4 Steps Towards Reducing Your Pet’s Carbon Paw-print!
Alright y’all – I’ve slowly been waiting for the perfect opportunity to talk about my dogs, because like most crazy pet people – I can talk about my dogs for hours, and I think I finally found my moment! Cat people – stick around because I have tips for you too!
I have two adopted, and very much spoiled, girls – Indi, who is a black cocker spaniel, and Elaina, a black and white polka-dotted pit mix! They are my pride and joy, with unique personalities and compassionate hearts that make me love each of them like they were my own children. I know if you’re listening to this episode, you probably have a pet too. Actually, sixty-seven percent of U.S. households, or about 85 million families, own a pet, with the large majority of those being cats and dogs. Worldwide, that number skyrockets – with 470 million dogs kept as pets, and about 370 million pet cats – that’s crazy right? Well recently, I started thinking about how I can start to make sure they are healthy and stay with me for as long as possible, without just saying I took them for a walk every day and patting myself on the back. Don’t you want the same long, healthy life for your companion? Ok good, glad we are on the same page!
Their health also relates to planetary health, in the way their products are produced, and what’s in them – it’s all a cycle. So I started digging into how I can be a more sustainable pet owner, and I wanted to share with you what I found in this episode!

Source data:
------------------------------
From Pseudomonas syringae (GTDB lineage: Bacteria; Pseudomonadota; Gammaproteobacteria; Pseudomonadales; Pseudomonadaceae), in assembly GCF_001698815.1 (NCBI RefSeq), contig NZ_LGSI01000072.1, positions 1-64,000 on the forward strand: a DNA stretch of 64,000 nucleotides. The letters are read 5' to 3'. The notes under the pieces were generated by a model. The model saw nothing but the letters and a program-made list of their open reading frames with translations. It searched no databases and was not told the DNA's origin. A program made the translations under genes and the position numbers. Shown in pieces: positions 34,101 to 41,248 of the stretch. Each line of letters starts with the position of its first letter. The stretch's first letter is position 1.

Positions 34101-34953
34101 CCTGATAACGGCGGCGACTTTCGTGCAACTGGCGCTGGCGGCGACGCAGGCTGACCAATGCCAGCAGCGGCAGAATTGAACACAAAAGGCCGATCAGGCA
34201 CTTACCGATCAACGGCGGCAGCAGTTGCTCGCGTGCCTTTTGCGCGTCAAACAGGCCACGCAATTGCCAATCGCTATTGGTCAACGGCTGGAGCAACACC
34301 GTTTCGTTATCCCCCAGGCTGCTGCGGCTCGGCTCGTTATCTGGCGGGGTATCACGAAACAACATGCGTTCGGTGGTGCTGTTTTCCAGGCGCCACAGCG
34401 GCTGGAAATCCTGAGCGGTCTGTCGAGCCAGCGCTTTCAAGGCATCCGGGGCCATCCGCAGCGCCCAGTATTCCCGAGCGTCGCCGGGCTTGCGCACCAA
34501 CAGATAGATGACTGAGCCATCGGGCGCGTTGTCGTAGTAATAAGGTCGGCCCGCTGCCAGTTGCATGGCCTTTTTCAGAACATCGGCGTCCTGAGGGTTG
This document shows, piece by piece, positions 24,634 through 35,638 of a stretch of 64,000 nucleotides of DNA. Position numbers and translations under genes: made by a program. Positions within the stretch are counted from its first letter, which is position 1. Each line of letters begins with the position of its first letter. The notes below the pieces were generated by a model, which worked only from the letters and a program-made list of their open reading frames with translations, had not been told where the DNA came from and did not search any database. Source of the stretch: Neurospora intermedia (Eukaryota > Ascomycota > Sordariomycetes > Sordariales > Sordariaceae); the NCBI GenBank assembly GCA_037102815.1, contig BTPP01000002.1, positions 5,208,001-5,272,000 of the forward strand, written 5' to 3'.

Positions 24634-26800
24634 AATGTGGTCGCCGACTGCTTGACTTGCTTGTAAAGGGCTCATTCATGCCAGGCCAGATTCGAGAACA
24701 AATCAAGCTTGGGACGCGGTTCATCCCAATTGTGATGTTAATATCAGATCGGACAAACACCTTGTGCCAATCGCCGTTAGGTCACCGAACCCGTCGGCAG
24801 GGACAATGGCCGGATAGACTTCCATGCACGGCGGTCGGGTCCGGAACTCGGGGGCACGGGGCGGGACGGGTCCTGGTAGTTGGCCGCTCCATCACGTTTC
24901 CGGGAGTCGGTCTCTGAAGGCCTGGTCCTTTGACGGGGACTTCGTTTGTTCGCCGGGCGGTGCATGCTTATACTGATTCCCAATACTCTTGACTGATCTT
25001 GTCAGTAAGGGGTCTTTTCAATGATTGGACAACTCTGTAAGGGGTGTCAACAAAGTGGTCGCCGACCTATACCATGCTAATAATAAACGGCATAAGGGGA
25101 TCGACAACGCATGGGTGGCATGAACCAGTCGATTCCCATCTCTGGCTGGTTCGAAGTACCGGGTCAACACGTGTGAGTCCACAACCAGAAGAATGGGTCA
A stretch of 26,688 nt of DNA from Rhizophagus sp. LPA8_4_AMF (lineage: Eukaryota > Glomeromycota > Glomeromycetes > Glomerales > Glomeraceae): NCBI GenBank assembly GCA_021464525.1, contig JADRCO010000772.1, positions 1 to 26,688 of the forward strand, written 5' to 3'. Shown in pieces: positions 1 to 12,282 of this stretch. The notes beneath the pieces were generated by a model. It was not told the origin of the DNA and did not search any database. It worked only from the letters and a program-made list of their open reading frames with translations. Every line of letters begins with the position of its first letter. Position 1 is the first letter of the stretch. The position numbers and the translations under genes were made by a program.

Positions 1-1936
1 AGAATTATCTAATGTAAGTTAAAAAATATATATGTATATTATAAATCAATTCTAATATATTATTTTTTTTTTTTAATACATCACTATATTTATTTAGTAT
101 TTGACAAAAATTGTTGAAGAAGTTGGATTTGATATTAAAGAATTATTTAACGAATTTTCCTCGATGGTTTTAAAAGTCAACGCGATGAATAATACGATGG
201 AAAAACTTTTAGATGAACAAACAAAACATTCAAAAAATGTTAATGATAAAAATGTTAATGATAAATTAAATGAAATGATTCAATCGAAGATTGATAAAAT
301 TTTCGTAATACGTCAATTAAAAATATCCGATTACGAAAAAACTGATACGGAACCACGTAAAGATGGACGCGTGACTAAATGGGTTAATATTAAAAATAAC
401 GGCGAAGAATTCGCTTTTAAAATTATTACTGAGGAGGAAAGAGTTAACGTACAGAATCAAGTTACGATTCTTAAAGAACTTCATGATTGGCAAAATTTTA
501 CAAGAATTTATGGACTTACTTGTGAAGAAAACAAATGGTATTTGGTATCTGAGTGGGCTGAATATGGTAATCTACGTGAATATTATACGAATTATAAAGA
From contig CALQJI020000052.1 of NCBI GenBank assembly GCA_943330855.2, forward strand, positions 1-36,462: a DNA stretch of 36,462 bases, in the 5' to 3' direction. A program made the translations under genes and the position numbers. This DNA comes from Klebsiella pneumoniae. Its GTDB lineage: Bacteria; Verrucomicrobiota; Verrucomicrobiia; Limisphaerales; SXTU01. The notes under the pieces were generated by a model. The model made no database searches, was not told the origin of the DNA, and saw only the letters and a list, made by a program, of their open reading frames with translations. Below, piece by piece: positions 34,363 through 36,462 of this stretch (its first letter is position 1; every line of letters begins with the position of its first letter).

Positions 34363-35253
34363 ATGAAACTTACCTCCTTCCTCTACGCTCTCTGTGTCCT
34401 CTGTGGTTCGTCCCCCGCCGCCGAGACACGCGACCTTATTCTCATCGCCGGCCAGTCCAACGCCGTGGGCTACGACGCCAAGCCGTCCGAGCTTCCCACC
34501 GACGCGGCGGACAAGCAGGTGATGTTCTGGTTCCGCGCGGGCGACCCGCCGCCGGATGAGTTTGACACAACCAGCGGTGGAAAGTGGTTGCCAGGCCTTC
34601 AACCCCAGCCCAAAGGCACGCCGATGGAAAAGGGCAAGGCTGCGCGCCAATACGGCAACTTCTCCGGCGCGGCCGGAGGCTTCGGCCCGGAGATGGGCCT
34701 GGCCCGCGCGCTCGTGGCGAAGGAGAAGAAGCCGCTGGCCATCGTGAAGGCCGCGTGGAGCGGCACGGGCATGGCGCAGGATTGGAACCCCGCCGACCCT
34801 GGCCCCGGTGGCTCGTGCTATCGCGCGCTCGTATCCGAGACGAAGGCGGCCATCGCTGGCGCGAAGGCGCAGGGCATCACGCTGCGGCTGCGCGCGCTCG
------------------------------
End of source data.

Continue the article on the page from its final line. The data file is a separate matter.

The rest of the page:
Our domesticated pets have a carbon footprint, or paw print, just like us! In fact, it is estimated that a medium-sized dog can have a carbon footprint twice the size of an average-sized SUV, and cats land about the carbon footprint of a Volkswagon Golf. From the food that they eat, to how they play and lounge, and yes, how they poop, our companions carry a serious toll on the planet, and we talk about it all in this episode!
Healthy, Sustainable Food
So let’s talk about step one – what we are feeding our pets. For most of us, our pets are like family, but while we work to improve our own health through food, we forget to do the same for our dogs and buy what looks the best at whatever store we favor (I’m pointing a finger at myself here too!) What we feed our pets is one of the most important ways to be sustainable, because what goes in matters, as well as what comes out, but we will get to that later.
For decades, low-grade pet food made from the excess parts of factory-farmed animals was the norm. Most of the common brands are filled with preservatives, hormones, and chemicals with filler ingredients that don’t actually benefit your dog’s health, but now more sustainable, healthy options are coming on the market for you to consider.
In simplest terms, looking for higher quality food with the least amount of artificial preservatives and chemicals is key. Avoid foods with propylene glycol, BHA, BHT, and ethoxyquin and low-quality fillers like corn and soy products, and search for simple meat and vegetable ingredients with a healthy source of fat, buying organic if possible.
The FDA technically has regulations on pet food, but it isn’t really meaningful regulations that allow for assurance for actual quality food to make it to your pet’s bowl because since there is no requirement that pet food products have premarket approval by the FDA, and there is no means of enforcing the regulations that are in place – so it’s good to do your own research on the food you’re buying and where it is sourced from.